RDG 6319 Foundations of Reading, Summer 2017 discussion

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Dear Mr. Henshaw by Beverly Cleary

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message 1: by Lisa (new)

Lisa (drld) | 14 comments Mod
I really like the style Beverly Cleary uses to tell the story.


message 2: by Katherine (new)

Katherine Wolf (mrskewolf) | 51 comments I don’t want to say that I didn’t like this book, but I don’t want to say that I did, either. I enjoyed the storyline, but it definitely took me more than a chapter to get interested in it. I found myself annoyed by Leigh, the main character. He seemed to be so whiny! However, as his story developed, and he kind of “found himself” as a writer, I decided I could like him a little bit.

His story hits close to home for me...my parents were divorced and my dad walked out of our life, even though he promised he would always call or come visit. Like Leigh, I remember the anger I used to feel towards my dad and eventually learning to forgive him and move on from the crappy things he did to me and my family.

I thought that the problem of the lunchbox thief that he had to overcome was a good way to process the internal problem that he was facing with his emotions. He had to go beyond what he knew and figure out how to fix it. In the end, I wasn’t ready for the book to be over, but I thought that it progressed nicely after a slow start.


message 3: by Stephanie (new)

Stephanie Skiles | 14 comments This book took only 2 days for Megan and me to read. I had read this when I was younger and loved it. So happy to see it on this list, as I had forgotten just how wonderful this book is. It touched Megan’s, heart. This book is also fun for young readers who want to become writers I think. I like how this book has a very real life feel to it.


message 4: by Ariel (new)

Ariel Peaks | 14 comments The way this book is written is very interesting!! The approach to how the book was organized is very interesting. I will read this book to be students because I think it is a fun book. I would have the student write questions and ask their classmates the questions. Then I would give the students the chance to make a fun book out of them.


message 5: by Ashley (new)

Ashley Ram Gosnell | 42 comments I love epistolaries! The book is funny, sad, and thought provoking, but I did not like it as much as I thought I would. As a huge fan of the Ramona books, I was surprised I did not feel the same way. I can absolutely relate to divorce, and how inadequate or angry one can feel. Although it has been about 26 years since my parents divorced, I still feel some of these feelings the book presents. That definitely makes it a great read as a teachable moment.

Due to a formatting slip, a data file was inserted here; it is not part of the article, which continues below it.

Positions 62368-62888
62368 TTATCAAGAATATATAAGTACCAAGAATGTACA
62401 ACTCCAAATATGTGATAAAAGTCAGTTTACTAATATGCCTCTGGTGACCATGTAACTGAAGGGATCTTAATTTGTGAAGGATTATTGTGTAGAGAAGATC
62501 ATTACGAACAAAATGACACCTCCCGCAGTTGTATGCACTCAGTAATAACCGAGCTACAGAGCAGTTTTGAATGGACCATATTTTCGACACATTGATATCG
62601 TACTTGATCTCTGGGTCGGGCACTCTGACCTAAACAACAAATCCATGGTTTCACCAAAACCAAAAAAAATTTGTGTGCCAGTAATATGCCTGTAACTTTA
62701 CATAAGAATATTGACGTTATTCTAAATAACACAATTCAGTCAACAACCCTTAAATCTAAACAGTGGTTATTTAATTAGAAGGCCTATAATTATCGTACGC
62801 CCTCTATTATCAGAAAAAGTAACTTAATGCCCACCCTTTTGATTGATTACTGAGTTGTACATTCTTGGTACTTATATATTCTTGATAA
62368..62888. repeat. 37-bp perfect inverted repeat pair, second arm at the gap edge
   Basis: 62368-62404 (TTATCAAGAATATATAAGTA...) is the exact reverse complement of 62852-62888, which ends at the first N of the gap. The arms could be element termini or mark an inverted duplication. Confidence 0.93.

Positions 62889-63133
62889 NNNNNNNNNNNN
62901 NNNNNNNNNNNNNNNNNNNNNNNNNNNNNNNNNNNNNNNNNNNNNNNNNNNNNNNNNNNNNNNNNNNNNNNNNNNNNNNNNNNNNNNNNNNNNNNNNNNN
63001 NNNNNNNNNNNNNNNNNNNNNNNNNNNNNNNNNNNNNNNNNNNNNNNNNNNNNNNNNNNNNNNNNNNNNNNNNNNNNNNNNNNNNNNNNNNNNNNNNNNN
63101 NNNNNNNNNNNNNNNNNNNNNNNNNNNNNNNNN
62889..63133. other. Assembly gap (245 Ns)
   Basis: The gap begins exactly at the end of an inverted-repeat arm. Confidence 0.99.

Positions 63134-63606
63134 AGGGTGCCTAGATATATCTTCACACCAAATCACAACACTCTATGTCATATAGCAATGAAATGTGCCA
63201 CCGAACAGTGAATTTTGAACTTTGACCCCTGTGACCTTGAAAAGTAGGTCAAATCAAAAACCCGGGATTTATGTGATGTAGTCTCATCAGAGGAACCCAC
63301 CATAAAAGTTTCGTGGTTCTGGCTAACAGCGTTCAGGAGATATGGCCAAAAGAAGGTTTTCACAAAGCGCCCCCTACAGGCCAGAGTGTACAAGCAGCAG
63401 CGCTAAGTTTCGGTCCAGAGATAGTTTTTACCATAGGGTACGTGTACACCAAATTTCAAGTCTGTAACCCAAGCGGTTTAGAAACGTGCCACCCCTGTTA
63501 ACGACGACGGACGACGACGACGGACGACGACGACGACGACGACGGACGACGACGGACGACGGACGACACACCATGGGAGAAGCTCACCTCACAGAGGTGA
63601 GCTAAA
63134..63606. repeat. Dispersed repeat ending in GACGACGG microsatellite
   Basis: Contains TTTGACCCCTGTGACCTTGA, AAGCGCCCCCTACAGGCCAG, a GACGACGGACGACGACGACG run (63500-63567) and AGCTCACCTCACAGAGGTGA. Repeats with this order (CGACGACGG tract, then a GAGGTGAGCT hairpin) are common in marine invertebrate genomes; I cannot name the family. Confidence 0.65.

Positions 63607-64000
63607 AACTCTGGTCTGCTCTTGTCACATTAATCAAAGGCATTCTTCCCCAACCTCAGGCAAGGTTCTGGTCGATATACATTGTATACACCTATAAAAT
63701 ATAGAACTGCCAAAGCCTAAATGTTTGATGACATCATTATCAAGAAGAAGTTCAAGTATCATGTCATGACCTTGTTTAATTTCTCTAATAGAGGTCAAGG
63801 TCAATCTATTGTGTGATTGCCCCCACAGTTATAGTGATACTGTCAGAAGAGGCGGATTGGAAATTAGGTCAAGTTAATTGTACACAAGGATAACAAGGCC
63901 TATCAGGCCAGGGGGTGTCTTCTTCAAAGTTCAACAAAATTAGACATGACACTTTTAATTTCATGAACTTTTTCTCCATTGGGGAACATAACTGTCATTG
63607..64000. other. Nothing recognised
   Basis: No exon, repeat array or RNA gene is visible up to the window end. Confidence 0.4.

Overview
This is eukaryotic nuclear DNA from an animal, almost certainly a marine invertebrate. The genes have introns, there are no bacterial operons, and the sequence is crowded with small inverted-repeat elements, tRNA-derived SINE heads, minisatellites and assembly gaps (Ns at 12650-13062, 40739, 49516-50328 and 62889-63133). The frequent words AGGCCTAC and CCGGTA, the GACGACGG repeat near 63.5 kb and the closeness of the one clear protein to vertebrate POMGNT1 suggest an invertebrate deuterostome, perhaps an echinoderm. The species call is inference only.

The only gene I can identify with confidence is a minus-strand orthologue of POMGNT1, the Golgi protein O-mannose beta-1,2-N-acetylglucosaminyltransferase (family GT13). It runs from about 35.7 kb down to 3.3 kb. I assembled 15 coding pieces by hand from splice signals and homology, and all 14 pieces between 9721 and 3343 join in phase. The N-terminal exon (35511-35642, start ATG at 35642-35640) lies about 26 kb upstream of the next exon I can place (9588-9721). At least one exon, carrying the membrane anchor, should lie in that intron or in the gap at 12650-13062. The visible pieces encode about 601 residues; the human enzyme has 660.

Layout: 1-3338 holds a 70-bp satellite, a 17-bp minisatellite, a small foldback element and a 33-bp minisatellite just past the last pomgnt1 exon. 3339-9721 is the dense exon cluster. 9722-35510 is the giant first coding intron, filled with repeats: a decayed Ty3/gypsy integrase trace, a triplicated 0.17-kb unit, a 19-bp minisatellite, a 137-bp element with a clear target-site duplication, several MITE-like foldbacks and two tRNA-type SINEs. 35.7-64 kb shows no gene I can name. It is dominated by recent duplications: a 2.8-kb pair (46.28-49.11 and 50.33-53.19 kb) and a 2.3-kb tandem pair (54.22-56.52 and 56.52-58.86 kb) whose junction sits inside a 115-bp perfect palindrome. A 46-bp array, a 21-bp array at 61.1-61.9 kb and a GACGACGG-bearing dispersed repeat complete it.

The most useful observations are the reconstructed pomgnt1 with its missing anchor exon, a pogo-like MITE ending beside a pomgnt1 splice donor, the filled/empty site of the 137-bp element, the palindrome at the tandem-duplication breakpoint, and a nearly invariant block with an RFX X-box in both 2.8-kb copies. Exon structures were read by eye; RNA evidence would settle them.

Overall, the ending disappointed me; I guess I thought more would come from Mr. Henshaw, or we would discover the burglar, or something drastic would happen with the “new family.” That is probably why I am so critical of this book; however, the book is not meant to end excitingly, and if it did it would not be as realistic.


message 6: by Erica (new)

Erica Morales | 25 comments This was my first time reading this book and I really loved it. I thought it was lighthearted and real. I found it funny that Leigh was so annoyed with having to answer Mr. Henshaw's questions, but it ended up helping him. The idea of keeping a journal ended up being almost therapeutic for Leigh.
I like the idea of writing a journal and think students would enjoy keeping a journal of their own after reading this book. It would be a fun way to get them interested in writing.


message 7: by Hilda (new)

Hilda Lerma | 41 comments After I read this book, I felt that this book would really connect with fifth and sixth graders. At first, Leigh seems like a brat, but then I realized he was going through a hard life at home without a dad. I actually connected with Leigh's mother because I went through a separation as well. This makes me think about how might my kids feel about not seeing their dad for weeks. The book's format is easy to read and the text is "chunked" and gets longer at the end. This would be a great book to introduce to students.


message 8: by Ashley (new)

Ashley Ram Gosnell | 42 comments Stephanie wrote: "This book took only 2 days for Megan and me to read. I had read this when I was younger and loved it. So happy to see it on this list, as I had forgotten just how wonderful this book is. It touched..."

I agree! It is really realistic, and it would probably personally help a few students in the class with understanding their issues that Leigh also has to deal with.


message 9: by Ashley (new)

Ashley Ram Gosnell | 42 comments Erica wrote: "This was my first time reading this book and I really loved it. I thought it was lighthearted and real. I found it funny that Leigh was so annoyed with having to answer Mr. Henshaw's questions, but..."

I think having the students create their own journal is a great way to connect to writing using authentic learning. I think it is important to not read the journals; perhaps just have everyone hold up their pages each time rather than collect at all. The entries could be in any format, including artistic.


message 10: by Katherine (new)

Katherine Wolf (mrskewolf) | 51 comments Ariel wrote: "The way this book is written is very interesting!! The approach to how the book was organized is very interesting. I will read this book to be students because I think it is a fun book. I would hav..."

I do think this would be a fun book to read to students. When I was in 7th grade, my reading teacher had us keep journals and sometimes SHE would respond to the things we wrote and sometimes she would make us switch with our partners to have us respond to each other!


message 11: by Katherine (new)

Katherine Wolf (mrskewolf) | 51 comments Hilda wrote: "After I read this book, I felt that this book would really connect with fifth and sixth graders. At first, Leigh seems like a brat, but then I realized he was going through a hard life at home with..."